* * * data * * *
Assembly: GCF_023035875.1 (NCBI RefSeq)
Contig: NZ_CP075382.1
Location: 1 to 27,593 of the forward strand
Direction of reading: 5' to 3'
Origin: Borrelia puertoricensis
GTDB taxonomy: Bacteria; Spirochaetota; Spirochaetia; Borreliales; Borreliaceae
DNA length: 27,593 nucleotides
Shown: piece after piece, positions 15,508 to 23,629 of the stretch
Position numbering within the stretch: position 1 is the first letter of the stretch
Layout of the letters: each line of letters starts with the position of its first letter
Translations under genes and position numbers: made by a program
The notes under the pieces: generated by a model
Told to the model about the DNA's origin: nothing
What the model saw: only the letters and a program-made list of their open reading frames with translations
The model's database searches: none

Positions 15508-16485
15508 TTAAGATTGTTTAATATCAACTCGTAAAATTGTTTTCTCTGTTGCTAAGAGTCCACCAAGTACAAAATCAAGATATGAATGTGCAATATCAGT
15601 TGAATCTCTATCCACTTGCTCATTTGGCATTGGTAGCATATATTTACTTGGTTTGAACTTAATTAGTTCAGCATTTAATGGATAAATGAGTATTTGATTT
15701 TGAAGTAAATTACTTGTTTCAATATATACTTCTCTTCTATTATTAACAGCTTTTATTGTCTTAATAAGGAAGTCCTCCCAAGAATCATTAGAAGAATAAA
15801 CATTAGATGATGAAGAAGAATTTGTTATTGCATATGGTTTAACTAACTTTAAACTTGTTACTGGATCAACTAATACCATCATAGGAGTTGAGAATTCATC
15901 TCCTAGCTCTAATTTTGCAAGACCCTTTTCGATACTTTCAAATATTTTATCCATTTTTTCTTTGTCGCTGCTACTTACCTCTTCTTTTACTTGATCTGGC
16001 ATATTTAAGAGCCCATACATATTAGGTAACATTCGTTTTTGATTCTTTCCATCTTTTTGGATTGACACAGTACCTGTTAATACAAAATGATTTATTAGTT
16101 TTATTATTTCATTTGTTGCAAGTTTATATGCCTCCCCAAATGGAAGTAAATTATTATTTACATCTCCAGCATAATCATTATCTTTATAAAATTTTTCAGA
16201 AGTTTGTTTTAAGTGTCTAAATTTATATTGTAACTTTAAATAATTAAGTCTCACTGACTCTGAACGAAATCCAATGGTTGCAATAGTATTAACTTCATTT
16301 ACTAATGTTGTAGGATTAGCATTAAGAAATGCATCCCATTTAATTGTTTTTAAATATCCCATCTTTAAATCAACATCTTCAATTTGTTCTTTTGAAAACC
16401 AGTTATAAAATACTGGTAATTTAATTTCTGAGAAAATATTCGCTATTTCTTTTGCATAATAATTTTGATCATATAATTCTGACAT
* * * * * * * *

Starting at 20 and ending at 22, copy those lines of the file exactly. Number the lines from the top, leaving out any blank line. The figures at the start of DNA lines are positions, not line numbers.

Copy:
15801 CATTAGATGATGAAGAAGAATTTGTTATTGCATATGGTTTAACTAACTTTAAACTTGTTACTGGATCAACTAATACCATCATAGGAGTTGAGAATTCATC
15901 TCCTAGCTCTAATTTTGCAAGACCCTTTTCGATACTTTCAAATATTTTATCCATTTTTTCTTTGTCGCTGCTACTTACCTCTTCTTTTACTTGATCTGGC
16001 ATATTTAAGAGCCCATACATATTAGGTAACATTCGTTTTTGATTCTTTCCATCTTTTTGGATTGACACAGTACCTGTTAATACAAAATGATTTATTAGTT